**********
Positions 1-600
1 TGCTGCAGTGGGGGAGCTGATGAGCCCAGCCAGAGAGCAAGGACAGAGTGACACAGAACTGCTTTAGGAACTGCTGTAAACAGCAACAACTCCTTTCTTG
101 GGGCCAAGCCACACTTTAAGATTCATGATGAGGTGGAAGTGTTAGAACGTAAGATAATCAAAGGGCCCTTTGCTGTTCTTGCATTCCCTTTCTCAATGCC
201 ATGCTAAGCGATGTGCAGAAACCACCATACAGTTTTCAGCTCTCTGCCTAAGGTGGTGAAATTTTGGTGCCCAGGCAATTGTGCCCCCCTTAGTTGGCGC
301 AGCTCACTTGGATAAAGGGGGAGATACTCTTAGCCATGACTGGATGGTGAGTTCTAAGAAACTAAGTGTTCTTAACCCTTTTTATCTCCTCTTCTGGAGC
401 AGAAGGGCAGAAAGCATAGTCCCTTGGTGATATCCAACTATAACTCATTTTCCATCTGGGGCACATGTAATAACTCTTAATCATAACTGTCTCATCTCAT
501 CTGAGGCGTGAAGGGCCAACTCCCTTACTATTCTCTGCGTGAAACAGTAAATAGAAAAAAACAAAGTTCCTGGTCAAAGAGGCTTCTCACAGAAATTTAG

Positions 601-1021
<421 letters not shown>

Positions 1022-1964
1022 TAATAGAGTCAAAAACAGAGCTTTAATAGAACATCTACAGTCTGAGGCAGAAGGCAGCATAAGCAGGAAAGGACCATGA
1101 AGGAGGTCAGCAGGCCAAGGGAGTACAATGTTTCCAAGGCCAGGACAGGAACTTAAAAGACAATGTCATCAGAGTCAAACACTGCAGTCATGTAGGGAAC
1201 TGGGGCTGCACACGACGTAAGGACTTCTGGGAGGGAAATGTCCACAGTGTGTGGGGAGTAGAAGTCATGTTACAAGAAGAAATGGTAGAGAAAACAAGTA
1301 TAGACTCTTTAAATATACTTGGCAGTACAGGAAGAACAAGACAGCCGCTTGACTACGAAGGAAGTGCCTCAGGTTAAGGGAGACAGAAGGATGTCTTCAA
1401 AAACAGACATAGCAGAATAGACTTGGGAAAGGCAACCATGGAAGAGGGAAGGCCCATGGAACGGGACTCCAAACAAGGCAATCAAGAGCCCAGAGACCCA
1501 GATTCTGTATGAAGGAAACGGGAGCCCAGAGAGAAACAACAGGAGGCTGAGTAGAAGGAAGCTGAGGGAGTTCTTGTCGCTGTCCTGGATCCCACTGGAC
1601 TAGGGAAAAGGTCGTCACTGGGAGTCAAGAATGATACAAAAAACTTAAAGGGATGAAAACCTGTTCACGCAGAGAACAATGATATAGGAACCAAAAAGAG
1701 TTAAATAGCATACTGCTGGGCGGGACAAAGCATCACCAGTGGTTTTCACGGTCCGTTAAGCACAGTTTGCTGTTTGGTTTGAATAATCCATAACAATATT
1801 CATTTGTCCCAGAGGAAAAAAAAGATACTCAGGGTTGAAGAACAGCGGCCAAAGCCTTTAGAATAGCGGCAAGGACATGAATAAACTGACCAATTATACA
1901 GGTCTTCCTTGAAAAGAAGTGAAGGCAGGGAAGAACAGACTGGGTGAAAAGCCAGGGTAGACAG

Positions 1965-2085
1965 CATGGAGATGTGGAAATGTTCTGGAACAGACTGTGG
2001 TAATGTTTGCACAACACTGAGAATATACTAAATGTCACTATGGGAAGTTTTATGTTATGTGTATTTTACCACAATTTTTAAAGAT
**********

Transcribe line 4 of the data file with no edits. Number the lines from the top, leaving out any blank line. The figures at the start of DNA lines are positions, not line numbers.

201 ATGCTAAGCGATGTGCAGAAACCACCATACAGTTTTCAGCTCTCTGCCTAAGGTGGTGAAATTTTGGTGCCCAGGCAATTGTGCCCCCCTTAGTTGGCGC